flag of the United Kingdom

The SQL Holy Trinity

Date:  Fri, 7th-May-2004prevnext

Tags: Databases

If you are creating a database schema that must pass the test of time then I'd like to share with you a little secret...

Like most web-based application developers, most of my work consists of inserting/extracting records to and from a RDBMS, then generating output based on the results of a SQL query. I have learned that, whether they are required in the initial specification or not, there are three columns that every table should contain.

Unique ID

Being able to uniquely identify any record is absolutely vital if your program is to be efficient. Stepping through a 10-record table with a "while" loop is okay, stepping through a 10,000 record table is worthless and terribly inefficient.

"But my 'employees' table will never exceed 100 records!"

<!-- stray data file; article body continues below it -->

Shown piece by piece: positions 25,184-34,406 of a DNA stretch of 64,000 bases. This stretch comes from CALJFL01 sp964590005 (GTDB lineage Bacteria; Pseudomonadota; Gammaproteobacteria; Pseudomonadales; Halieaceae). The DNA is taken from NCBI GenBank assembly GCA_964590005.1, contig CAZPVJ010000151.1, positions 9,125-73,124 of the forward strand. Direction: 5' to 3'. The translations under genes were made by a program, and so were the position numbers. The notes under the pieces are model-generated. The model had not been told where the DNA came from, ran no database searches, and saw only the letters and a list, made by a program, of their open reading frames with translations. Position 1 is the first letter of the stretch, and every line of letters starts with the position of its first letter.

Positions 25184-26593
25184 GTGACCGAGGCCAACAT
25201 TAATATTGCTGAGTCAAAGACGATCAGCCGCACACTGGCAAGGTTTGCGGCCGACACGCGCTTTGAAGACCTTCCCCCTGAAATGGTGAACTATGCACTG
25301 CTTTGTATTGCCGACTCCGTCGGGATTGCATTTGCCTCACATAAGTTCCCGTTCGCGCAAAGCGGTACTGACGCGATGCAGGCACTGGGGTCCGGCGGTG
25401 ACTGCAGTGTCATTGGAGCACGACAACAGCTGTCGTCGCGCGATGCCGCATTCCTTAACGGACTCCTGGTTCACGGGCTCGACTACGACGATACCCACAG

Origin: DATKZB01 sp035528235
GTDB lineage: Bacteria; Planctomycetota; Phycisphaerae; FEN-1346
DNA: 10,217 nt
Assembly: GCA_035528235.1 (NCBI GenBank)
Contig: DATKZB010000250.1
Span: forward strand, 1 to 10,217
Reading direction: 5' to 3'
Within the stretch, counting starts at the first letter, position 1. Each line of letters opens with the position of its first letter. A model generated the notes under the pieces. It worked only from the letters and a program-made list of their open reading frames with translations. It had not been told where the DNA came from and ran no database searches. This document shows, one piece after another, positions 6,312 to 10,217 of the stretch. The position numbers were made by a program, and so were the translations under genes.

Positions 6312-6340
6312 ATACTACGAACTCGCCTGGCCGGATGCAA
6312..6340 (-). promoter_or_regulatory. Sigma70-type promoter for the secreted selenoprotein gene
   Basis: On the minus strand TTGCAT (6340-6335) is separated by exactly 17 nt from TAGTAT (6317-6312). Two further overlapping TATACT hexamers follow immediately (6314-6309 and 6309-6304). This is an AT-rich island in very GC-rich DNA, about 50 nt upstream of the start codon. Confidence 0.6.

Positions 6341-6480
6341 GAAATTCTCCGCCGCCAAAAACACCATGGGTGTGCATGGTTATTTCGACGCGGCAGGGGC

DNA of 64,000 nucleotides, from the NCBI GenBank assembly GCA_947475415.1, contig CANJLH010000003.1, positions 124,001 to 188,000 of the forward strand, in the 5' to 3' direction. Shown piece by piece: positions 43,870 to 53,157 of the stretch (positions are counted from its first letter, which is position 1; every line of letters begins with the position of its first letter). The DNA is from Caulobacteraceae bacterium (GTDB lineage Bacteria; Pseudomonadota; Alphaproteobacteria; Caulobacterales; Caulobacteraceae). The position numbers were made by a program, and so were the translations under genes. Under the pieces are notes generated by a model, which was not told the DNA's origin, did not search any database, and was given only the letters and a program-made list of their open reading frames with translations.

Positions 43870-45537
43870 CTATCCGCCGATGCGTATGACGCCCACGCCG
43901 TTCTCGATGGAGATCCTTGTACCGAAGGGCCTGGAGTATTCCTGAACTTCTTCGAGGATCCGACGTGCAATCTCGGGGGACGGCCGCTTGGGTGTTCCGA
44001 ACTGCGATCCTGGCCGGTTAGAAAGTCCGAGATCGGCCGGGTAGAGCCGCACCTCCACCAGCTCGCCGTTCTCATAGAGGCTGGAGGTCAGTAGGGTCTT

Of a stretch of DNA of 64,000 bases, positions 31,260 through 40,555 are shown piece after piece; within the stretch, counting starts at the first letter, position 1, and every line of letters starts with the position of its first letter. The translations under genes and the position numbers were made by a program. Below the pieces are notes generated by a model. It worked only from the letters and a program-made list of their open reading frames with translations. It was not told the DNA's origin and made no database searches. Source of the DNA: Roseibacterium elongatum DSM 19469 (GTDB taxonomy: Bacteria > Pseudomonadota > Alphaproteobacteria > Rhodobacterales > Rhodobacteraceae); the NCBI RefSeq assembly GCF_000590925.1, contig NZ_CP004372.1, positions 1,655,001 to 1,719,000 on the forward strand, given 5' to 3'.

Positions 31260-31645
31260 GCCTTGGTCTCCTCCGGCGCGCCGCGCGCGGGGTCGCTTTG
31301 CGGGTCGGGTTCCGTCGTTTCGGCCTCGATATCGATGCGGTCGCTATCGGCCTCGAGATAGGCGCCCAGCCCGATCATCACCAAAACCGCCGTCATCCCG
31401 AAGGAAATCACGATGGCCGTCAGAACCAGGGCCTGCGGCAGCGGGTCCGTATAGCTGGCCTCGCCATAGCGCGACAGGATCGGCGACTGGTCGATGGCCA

Trust me on this, never take anything for granted. Plan for the worst possible case, then multiply the result a thousand-fold - you'll still probably be wrong.

Make the first field of every table:

"id" int(8) unsigned NOT NULL auto_increment

Last Modified

You might not need to know right now but, at some future time, you're probably going to want to be able to establish the date and time of the last revision of a record.

Make the second field of every table:

"last_modified" timestamp(14) NOT NULL

Creation Timestamp

Again, it might not be important to you today but set a creation timestamp for every record and make it immutable. Make absolutely certain that no future "UPDATE" touches that field, ever - under any circumstances.

Make the third field of every table:

"created" timestamp(14) NOT NULL

Apply these three golden rules to every database and you will be protected from a world of pain. I guarantee it!

miscellaneous data on a computer screen

You can comment on this entry, or read what others have written (0 Comments).